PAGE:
Despite being into fashion since I was young, I never once thought that I could be a model. I am a proud member of the Hän Gwich’in and Sičangu/Oglala Lakota tribes in the US — but like most Indigenous teenagers, I grew up without any representation in pop culture. I didn’t feel confident or even like the way I looked.
When I was 14 years old, I received my first facial tattoo, a traditional hand poke tattoo called Yidįįłtoo, in a ceremony that was practiced to signify coming of age. It was truly a special moment. I could have done it sooner, but waited until I could better articulate its meaning and sacredness: why it’s so important for us to reclaim this tradition after it — like so many other cultural practices — has been nearly erased. The other tattoos have each been a rite of passage. Not every Indigenous person’s tattoos are the same; they each tell our personal histories.
Quannah Chasinghorse photographed in Tongva land, in Tarzana, California. Credit: Evan Benally Atwood
I have always wanted to represent my people in the best way, and now I am fortunate enough to do so, by being on magazine covers and walking runways. Being someone who can shift how others see beauty is important, because I know a lot of girls who look like me and who can feel out of place.
It’s really beautiful to be a part of a larger change in the fashion industry where people from all walks of life are increasingly represented. But my rule is, if you want to work with me, you have to work with all of me. I won’t cut or change the color of my hair and I won’t cover up my facial tattoos because they are part of my identity as an Indigenous person. When I first started out, I worried that these non-negotiables would prevent me from booking jobs, but instead I have found the opposite. Every person that I’ve worked with has been so accepting, understanding and graceful. I’ve been so blessed.
Honoring my indigeneity
Last September, I attended my first Met Gala, one of fashion’s biggest nights. I wanted to debut the right way, especially knowing that the theme was a celebration of American fashion. I set out to be myself and honor my indigeneity, which I did by pairing a gold lamé dress designed by Peter Dundas with Native accessories.
Chasinghorse at the Met Gala last September. Credit: Taylor Hill/WireImage/Getty Images
The turquoise and silver jewelry actually belong to one of my aunties, who was named Miss Navajo Nation in 2006. I wore many of her beautiful silver and turquoise necklaces, earrings and bracelets.
My mom had to raise me and my brothers as a single parent, and my aunties were a big part of my upbringing and I often talk about my mom and the auntie squad and how much they mean to me. These strong matriarchs have shown me what true power looks like and how to utilize it in the best way possible.
I love how supportive Anna Wintour (who thought it was a brilliant idea to incorporate the pieces) and Peter were, knowing intuitively how much wearing Native jewelry on the red carpet would mean to me. I wore some of my auntie’s pieces again during my shoot with Vogue Mexico, as well as ones made by local Alaskan artists.
My people have always felt invisible and so having this kind of visibility is so meaningful. Despite everything that Native communities have endured and lost, we are still here, and we are proud of who we are.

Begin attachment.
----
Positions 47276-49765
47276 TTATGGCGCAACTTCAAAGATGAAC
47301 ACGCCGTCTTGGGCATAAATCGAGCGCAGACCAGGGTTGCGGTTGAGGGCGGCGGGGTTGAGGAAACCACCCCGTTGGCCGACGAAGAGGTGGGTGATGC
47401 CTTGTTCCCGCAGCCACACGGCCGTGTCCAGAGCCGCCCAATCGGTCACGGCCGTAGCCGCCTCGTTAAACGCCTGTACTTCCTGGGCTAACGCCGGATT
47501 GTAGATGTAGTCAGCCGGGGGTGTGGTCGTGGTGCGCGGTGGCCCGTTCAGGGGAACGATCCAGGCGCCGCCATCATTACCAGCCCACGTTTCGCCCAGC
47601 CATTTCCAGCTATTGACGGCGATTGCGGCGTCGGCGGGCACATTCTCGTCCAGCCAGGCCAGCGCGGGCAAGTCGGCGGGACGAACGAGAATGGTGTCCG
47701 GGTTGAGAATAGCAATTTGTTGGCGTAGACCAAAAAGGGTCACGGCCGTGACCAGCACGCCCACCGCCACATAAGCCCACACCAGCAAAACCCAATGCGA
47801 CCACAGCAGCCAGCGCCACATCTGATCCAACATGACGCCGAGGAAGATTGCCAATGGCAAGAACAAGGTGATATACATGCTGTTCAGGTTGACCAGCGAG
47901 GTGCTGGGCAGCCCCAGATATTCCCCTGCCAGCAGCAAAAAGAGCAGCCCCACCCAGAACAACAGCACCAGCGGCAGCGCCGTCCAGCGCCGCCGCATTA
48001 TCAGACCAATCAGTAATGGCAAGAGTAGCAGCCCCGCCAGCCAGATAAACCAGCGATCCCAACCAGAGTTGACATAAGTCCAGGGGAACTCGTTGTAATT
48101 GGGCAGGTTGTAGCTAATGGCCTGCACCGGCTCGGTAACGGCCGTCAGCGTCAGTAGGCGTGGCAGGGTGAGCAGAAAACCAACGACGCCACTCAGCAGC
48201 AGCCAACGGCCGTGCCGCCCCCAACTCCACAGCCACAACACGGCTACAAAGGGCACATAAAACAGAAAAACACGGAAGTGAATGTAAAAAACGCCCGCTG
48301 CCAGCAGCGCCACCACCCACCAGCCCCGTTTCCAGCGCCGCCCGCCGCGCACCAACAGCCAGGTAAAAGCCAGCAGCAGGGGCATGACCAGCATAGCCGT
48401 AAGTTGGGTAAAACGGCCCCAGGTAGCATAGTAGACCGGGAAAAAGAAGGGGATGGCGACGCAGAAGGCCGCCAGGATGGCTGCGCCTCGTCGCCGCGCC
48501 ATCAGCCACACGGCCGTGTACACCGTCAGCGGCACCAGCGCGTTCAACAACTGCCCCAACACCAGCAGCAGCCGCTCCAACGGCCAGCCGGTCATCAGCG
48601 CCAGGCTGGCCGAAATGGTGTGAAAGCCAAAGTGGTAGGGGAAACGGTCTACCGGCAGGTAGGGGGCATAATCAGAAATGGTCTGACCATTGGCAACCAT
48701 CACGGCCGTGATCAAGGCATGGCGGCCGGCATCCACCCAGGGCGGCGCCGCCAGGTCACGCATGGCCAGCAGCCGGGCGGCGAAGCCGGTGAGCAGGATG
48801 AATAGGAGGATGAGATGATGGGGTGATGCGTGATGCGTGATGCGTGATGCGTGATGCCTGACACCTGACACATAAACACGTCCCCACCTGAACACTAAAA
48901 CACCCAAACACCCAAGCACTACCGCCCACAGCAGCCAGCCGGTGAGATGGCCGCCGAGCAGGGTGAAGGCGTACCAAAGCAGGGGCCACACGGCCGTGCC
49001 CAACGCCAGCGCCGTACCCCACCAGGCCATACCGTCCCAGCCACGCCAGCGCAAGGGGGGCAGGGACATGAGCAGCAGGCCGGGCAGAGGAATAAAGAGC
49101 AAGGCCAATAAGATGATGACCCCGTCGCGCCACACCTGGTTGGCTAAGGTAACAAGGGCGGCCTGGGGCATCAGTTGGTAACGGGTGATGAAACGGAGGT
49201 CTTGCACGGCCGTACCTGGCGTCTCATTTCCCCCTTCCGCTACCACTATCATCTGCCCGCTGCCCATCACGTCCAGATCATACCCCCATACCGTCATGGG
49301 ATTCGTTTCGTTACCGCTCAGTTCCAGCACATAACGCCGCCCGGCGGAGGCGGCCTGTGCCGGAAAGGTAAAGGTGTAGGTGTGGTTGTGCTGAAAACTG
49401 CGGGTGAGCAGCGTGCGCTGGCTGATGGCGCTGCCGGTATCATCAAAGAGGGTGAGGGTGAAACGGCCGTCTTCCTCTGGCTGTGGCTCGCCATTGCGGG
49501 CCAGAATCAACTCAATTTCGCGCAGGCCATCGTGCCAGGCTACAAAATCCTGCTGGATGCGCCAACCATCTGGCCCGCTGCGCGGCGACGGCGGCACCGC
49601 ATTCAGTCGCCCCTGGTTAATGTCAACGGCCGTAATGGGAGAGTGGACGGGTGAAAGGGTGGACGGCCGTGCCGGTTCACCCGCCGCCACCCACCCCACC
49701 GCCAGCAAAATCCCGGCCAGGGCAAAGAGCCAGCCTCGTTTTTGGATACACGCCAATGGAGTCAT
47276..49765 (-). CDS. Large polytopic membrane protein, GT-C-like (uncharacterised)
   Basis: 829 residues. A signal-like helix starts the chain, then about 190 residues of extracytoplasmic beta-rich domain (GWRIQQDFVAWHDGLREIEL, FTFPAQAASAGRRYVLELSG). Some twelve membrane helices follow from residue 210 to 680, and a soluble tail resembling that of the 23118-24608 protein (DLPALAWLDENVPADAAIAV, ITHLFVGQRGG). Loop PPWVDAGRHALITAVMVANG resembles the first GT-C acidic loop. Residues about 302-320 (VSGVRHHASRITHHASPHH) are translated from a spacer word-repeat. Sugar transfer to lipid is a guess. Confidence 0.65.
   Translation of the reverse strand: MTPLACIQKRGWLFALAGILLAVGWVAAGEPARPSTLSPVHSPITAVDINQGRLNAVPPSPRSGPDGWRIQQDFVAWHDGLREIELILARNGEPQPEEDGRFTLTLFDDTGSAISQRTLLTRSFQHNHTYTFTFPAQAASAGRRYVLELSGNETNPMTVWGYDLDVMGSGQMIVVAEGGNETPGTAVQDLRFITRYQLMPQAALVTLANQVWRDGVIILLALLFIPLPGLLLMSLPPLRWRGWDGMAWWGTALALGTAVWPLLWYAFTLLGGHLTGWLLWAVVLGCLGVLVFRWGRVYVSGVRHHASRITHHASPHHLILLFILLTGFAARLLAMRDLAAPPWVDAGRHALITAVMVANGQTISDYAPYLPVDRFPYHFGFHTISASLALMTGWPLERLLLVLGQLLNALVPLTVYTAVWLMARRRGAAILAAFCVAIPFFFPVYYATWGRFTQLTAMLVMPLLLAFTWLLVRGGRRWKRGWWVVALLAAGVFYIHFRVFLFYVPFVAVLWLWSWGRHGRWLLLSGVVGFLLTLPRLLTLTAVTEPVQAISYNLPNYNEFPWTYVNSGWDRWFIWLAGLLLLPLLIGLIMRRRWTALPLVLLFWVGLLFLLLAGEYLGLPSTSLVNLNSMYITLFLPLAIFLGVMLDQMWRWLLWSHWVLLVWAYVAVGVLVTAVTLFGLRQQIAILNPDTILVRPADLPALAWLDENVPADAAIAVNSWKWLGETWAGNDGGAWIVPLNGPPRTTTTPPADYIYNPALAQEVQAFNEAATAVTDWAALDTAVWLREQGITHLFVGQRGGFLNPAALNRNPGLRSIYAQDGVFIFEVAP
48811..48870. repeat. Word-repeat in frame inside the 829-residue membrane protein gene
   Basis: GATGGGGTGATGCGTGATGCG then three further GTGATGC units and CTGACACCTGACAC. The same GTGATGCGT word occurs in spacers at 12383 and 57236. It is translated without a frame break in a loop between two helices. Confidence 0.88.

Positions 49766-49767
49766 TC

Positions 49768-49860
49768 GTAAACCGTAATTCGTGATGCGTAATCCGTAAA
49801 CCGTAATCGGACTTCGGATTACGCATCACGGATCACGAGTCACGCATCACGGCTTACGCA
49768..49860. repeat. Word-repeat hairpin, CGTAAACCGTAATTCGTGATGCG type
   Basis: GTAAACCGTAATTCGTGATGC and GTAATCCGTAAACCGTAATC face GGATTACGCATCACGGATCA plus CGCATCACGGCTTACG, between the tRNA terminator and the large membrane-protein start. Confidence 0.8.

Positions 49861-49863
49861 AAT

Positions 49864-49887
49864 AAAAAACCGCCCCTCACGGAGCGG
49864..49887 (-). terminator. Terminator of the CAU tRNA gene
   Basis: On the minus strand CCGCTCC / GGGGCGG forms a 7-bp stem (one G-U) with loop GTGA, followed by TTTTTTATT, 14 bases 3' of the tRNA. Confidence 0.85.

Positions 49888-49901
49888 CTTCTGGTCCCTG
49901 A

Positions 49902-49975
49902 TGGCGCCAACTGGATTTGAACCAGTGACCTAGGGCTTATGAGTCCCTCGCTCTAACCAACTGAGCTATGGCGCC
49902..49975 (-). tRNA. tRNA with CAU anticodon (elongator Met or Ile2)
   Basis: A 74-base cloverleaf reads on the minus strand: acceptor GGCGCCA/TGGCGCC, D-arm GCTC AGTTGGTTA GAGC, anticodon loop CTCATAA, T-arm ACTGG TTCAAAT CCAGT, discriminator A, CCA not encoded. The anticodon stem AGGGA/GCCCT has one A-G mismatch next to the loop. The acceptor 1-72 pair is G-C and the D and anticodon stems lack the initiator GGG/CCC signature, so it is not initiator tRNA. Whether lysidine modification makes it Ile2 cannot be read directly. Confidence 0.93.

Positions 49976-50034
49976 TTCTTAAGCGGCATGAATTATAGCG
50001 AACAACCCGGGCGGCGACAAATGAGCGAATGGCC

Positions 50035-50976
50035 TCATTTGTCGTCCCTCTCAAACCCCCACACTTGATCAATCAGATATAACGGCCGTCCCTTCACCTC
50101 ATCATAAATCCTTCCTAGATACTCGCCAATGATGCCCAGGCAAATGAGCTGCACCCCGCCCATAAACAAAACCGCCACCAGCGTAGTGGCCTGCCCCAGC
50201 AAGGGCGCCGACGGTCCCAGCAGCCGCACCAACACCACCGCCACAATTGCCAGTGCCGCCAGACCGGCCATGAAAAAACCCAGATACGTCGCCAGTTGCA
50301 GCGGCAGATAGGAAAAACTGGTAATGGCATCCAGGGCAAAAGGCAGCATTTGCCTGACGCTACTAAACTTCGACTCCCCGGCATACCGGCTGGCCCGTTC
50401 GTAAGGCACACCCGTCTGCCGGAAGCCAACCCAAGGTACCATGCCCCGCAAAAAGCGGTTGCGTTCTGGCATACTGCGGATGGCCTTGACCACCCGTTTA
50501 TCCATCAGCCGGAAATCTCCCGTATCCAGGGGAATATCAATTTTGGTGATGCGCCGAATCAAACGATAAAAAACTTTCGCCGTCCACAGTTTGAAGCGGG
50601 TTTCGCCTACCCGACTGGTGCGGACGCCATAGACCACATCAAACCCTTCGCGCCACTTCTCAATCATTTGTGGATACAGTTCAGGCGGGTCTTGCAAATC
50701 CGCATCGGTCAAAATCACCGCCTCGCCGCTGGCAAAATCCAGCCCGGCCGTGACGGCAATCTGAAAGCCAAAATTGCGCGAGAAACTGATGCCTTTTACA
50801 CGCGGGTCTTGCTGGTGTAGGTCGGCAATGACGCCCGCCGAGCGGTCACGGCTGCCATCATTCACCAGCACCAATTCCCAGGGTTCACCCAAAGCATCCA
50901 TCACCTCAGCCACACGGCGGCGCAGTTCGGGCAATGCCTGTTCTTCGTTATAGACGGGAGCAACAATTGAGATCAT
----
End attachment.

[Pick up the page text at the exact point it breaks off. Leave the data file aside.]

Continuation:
Finding my voice
Chasinghorse with Alok Vaid-Menon and Bretman Rock speak at New York Fashion Week in a talk about identity and community within fashion. Credit: Roy Rochlin/Getty Images for IMG Fashion
My mom and my aunties have traveled with me to several rallies and protests, where I have been given space to speak on some of these issues. They’ve come with me to Washington D.C., where I lobbied on behalf of my people to restore our sacred lands through the HR 1146 bill (which was passed on the floor of the House of Representatives last year but did not go further). Because of their constant encouragement, I have found my voice and I am discovering my own power.
Modeling has become another conduit for my advocacy work. It’s become a platform for storytelling as well as spotlighting pressing issues. Because of that, it’s important for me to work with designers and brands who also uphold the same values around climate justice and sustainability. I recently walked for designer Gabriela Hearst, who is sustainability-focused, and has collaborated with Indigenous people, credited them for their work and hired Native models to showcase the pieces. I’ve also partnered with the luxury outerwear brand Mackage, who made a beautiful sustainable and recycled collection and donated to a non-profit organization that supports Indigenous peoples all over the world.
Chasinghorse walks the runway during Gucci Love Parade in Los Angeles. Credit: Frazer Harrison/Getty Images for Gucci
These days, I get so many messages from young Indigenous women who are excited to see my recent fashion shoots in magazines. I can’t even explain the type of feeling I get because it’s such a powerful thing for our people to finally feel seen and heard, after such a long time without being represented in fashion. And this younger generation won’t have to break the first barrier, instead they will be able to walk this path with me.
And while I do see more inclusivity in fashion when it comes to the race, size and gender, there’s always room for improvement. At every show or shoot I’m part of, I meet the most beautiful people, and I’m not only talking about their appearance. So many rising models now have something special and unique about them that they bring — they aren’t just meant to wear clothes. Seeing these changes across the industry is heartening as it evolves into a better version of itself. But we have to keep holding each other accountable. I’m looking forward to watching it grow.
Top image: Quannah Chasinghorse speaks at the Justice for the People, Justice for the Earth rally in Fairbanks, Arkansas.